Let’s face facts. It’s not about merit. It’s still about racial privilege
No matter how good you are as a black person, competence will be assumed to be white
Unless you have a heart of stone, you too would have been deeply moved by Makhaya Ntini’s story of how he used to run between the hotel and the cricket stadium to avoid the racial humiliation and isolation of sitting alone on the team bus. Until now, everyone thought this routine was simply part of his fitness regime. Ntini’s revelation followed fellow cricketer Lungi Ngidi’s public support for the Black Lives Matter (BLM) movement, which drew stinging attacks from at least three white players, Pat Symcox, Boeta Dippenaar and Rudi Steyn, while forcing other white players out of hiding to take the knee, so to speak, on the side of justice.
There is a more complex tale behind this all-too-superficial media story about a bunch of cricket stars. It is about the experiences of black, first-time entrants (FTEs) into the white worlds of sports, schools, clubs, companies and universities. Most of us suffer in silence. I should know. As the first black dean of education at the University of Pretoria (and only the second in history after Sibusiso Vil-Nkomo in economics and management sciences) and the first black vice-chancellor of the University of the Free State, I could write a book about first-time experiences in a white world.
The law after apartheid forced white institutions to open; none of them did it willingly. Black FTEs are viewed with suspicion regardless of how good you are, whether as a sportsperson, teacher or academic. You have to confront the brutal fact that racial privilege sold white South Africans two stubborn lies — that any white appointment is based on merit and that the new black appointment is based on quotas. It would be inconceivable to Symcox and company that if it were not for the racial laws that protected them as white minorities, there might have been hundreds of Basil de Oliveiras who would have displaced most of them on grounds of merit.
Often, that silent suffering of the FTEs takes a terrible toll on already vulnerable individuals. Two of our most prominent FTEs tragically died on the job — first-time black dean of health sciences at the University of Cape Town Bongani Mayosi and first-time black vice-chancellor of Stellenbosch University Russel Botman. Both these men faced enormous institutional pressures on the job, in part because they were black. That alone comes with heavy and often unreasonable expectations from all sides of the racial divide.
I could write a book about first-time experiences in a white world.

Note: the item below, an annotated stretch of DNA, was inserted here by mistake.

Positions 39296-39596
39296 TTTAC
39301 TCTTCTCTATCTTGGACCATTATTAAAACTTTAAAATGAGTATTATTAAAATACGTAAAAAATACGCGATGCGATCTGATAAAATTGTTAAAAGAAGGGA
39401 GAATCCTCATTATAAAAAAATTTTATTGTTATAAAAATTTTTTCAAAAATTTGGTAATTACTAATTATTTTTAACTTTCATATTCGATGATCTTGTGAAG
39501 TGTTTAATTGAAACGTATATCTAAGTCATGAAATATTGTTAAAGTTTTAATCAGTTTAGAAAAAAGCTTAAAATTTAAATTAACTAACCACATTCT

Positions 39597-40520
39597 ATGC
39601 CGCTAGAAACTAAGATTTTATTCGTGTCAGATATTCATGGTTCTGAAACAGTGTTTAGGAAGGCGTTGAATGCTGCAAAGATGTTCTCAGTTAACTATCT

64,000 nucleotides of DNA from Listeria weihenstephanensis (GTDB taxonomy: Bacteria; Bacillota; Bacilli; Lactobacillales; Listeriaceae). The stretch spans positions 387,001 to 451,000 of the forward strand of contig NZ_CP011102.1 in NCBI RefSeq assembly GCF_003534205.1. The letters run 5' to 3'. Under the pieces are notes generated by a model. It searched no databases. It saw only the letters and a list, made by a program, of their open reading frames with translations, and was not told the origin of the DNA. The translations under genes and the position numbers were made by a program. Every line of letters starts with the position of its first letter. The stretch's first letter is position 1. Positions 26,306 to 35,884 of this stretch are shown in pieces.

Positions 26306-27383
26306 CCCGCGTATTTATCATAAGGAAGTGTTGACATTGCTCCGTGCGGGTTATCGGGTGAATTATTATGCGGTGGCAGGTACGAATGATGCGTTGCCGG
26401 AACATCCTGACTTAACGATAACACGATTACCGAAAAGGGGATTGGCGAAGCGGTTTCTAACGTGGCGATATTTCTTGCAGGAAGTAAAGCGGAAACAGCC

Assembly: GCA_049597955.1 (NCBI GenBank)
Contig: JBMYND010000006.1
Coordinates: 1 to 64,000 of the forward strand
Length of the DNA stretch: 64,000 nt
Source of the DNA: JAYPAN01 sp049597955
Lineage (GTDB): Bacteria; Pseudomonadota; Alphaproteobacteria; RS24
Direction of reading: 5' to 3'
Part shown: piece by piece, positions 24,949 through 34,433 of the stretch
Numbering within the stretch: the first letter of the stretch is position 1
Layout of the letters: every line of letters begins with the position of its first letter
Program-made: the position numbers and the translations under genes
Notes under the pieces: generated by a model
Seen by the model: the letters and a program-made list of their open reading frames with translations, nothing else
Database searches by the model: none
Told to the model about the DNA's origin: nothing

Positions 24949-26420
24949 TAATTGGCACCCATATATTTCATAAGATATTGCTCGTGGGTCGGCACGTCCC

I received some blowback for my public position on the disgraceful conduct of the governing body of Pretoria Boys’ High School for appointing yet another white man to head up this prestigious public institution. How is it possible, I mused, that the school could not hire a single black principal in more than 110 years? What message does this send to the diverse body of pupil enrolments? Is leadership competence in an African country restricted to white men in gowns? White men who wrote to me were perplexed. “But it is a good school. Your son went there. The new principal is a good guy.”
To understand the behaviour of Pretoria Boys’ High is to gain insight into the spiteful behaviours of Symcox and his ilk. It is not about merit; it never was. It is about racial privilege and its unspoken and unexamined assumption that competence is white, whether in leading a public school or playing international cricket. And that is why first-time entrants suffer the spite of resident whiteness when the breakthrough eventually comes — often because of the political pressure to change, rather than because of the generosity of inclusion.
The FTEs suffer because they are not supposed to be there. They upend the calm and cozy arrangements that racial privilege affords. They introduce social awkwardness into the environment. They take the place of someone else. They do not deserve to be there. They simply do not belong.
I am glad Ngidi and Ntini spoke out, because these routine slights, humiliations and hurts have been bottled up over the years. The same thing happened when black pupils and alumni of elite schools took to social media with a long list of ritualised discriminations in former white institutions. It just came tumbling out.
What this George Floyd moment in world history has afforded us is an opportunity to have this difficult conversation about race and inclusion. What the global pandemic has reminded us of is that the virus is raceless and that our lives depend on what we do and how others around us behave. We are in this life and death struggle together. One way out is to listen and absorb the messages from cricketers and schoolchildren to learn and, as a consequence, live more generous lives.